More False "Compromises" on Wiretapping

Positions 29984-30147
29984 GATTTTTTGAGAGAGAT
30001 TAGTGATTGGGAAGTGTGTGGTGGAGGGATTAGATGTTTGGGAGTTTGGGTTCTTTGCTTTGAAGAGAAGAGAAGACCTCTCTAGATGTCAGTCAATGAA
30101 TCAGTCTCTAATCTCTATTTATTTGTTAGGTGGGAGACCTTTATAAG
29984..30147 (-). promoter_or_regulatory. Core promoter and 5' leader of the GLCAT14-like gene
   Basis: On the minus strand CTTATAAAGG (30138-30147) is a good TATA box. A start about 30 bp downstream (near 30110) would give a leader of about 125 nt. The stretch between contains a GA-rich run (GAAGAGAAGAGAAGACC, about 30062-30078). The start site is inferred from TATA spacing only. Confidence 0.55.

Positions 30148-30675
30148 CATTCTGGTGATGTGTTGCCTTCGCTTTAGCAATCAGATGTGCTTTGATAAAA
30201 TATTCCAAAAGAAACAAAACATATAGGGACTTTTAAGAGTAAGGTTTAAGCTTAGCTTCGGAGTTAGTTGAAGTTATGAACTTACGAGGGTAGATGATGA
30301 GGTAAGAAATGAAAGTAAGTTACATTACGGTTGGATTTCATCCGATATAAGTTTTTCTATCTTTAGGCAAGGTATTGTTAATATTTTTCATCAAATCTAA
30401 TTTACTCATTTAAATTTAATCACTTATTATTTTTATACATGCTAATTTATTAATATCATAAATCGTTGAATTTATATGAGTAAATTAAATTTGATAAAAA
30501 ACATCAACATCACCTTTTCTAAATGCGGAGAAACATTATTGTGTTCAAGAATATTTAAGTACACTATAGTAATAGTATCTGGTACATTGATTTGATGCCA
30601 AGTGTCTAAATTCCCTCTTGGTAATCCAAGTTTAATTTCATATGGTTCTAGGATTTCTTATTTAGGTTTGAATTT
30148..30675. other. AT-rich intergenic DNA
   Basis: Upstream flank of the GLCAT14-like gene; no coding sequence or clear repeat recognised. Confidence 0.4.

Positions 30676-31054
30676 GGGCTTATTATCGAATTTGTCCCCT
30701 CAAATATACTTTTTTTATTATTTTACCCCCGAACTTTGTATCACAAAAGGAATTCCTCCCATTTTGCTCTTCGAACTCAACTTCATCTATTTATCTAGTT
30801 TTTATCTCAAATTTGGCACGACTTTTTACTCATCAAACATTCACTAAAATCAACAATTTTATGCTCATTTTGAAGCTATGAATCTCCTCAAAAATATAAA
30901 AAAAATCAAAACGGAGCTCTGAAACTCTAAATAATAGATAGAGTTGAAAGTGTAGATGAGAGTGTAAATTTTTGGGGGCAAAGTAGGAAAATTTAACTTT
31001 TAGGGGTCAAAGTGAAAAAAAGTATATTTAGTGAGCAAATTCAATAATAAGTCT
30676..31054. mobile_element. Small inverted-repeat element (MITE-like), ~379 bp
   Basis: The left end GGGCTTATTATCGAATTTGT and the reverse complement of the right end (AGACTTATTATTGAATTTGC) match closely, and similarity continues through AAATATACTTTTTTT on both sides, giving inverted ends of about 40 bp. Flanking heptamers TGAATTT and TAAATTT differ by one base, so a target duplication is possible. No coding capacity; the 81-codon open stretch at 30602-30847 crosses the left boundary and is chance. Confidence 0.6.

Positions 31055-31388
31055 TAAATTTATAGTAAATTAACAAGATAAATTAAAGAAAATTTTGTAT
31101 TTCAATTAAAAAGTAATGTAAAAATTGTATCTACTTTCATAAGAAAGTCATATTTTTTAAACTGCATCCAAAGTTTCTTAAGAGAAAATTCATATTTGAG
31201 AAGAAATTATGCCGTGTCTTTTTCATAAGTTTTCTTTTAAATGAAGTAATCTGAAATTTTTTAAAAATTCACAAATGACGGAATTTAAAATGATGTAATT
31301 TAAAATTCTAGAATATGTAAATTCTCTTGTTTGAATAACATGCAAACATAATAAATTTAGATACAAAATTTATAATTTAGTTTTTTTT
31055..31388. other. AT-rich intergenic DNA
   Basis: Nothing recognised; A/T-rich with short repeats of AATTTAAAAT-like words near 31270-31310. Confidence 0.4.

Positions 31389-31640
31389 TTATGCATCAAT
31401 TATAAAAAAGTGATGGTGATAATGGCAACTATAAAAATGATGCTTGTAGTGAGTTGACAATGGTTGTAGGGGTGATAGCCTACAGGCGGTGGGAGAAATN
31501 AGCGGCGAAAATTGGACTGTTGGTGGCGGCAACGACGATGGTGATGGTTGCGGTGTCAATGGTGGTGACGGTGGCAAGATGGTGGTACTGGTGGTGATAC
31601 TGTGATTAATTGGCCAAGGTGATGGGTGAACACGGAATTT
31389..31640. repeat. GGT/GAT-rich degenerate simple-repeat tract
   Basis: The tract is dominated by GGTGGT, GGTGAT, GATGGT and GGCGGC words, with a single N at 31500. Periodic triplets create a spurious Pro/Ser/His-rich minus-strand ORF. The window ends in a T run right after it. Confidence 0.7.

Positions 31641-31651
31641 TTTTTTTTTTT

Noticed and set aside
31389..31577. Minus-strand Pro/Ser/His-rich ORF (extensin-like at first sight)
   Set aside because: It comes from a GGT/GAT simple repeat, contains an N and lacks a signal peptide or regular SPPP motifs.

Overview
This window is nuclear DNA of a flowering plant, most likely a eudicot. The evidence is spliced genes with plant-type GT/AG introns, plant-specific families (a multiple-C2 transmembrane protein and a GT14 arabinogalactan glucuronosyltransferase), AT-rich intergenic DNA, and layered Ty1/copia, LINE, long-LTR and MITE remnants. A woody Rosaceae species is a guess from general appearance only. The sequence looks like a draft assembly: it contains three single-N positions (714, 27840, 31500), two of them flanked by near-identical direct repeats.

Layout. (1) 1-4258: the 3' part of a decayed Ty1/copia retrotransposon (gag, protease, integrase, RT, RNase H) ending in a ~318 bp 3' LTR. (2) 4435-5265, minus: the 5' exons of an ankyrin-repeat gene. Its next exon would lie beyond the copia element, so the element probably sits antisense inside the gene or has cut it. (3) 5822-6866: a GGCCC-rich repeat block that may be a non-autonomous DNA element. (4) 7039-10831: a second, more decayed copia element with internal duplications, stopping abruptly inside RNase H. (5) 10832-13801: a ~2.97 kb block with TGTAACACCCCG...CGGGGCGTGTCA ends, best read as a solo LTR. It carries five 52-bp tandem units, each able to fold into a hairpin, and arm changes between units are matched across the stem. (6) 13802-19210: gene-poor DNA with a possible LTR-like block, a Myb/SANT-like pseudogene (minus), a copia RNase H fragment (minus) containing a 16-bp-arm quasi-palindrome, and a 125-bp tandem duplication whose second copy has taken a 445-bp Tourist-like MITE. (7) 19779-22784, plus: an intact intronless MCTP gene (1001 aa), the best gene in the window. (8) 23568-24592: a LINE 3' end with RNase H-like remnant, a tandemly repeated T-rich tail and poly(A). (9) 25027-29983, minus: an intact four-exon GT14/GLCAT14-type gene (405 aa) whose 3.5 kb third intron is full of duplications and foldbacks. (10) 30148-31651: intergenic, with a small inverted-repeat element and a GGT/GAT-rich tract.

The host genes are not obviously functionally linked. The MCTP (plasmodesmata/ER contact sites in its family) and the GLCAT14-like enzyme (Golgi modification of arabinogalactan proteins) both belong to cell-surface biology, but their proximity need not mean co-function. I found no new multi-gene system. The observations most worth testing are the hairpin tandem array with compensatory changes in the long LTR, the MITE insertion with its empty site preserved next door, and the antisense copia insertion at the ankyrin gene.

We wish we could offer you some good news on the warrantless wiretapping front, but everything we hear seems to get grimmer. Below is the text of a press release we sent out today regarding the latest developments in support of the dangerous Cheney-Specter proposal. .... CDT Calls Changes to Senate Wiretapping Bill "Meaningless" Three Senators today indicated that they would support Senator Arlen Specter's (R-Pa.) warrantless wiretapping bill in response to changes made to the legislation since it was first introduced. The announcement represents the latest of many attempts by bill supporters to paint wiretapping legislation as some sort of compromise. This is simply not the case. The changes to the Specter Bill cited by Senators Larry Craig (R-Idaho), John Sununu (R-N.H.) and Lisa Murkowski (R-Alaska) are meaningless. The version of the bill introduced by Majority Leader Bill Frist (R-Tenn.) would be just as disastrous -- from both a national security and a privacy standpoint -- as previous iterations, Center for Democracy & Technology Policy Director Jim Dempsey said today. "This bill hasn't changed for the better since Senator Specter and Vice President Dick Cheney unveiled it earlier this year. The provisions that threaten to undermine our privacy and erode -- rather than strengthen -- our national security remain very much intact. Although we are eager for Congress to do something to limit this administration's program of illegal, warrantless wiretapping, this bill is not the answer. Indeed, it would be better for Congress to do nothing than to pass this measure, which not only validates the administration's program, but also grants sweeping new powers to all future Presidents," Dempsey said. The Senators specifically cited the deletion of language they said raised questions about the roles Congress and the Executive Branch play in regulating surveillance activity within the United States. The deleted language was meaningless. The current version of the bill still repeals the exclusivity provision contained in the Foreign Intelligence Surveillance Act (FISA), thereby rendering FISA's judicial review provisions optional. The amended bill will still encourage the President to proceed with electronic surveillance of US citizens without judicial approval. The Senators also cited language they say clarifies the scope of the Foreign Intelligence Surveillance Court's authority to review and approve, not only electronic surveillance programs, but also surveillance of specific individuals identified by an approved electronic surveillance program. Under this provision, supporters say, once an electronic surveillance program has identified an individual of interest, further FISC approval is needed to ensure that an individual's Fourth Amendment rights are not violated. This is misleading. First, it must be made very clear that under the Cheney-Specter proposal, there would no longer be any "must" under FISA. Under Chairman Specter's proposal, all of FISA's requirements become voluntary, including the section on programmatic warrants. Secondly, the language regarding an individual order only applies if the individual meets the standards for a regular FISA order -- that is, if there is probable cause to believe that the specific person is a terrorist. If the person is not suspected of engaging in terrorism or espionage or otherwise being an agent of a foreign power, then he doesn't "satisfy the criteria for an application under section 104 for an order" and surveillance can continue without a warrant. That is illogical, of course (known bad actors gets the benefit of court proceedings, while surveillance of innocent people can continue without a warrant), but that is what happens when you tinker with a complex statute like this.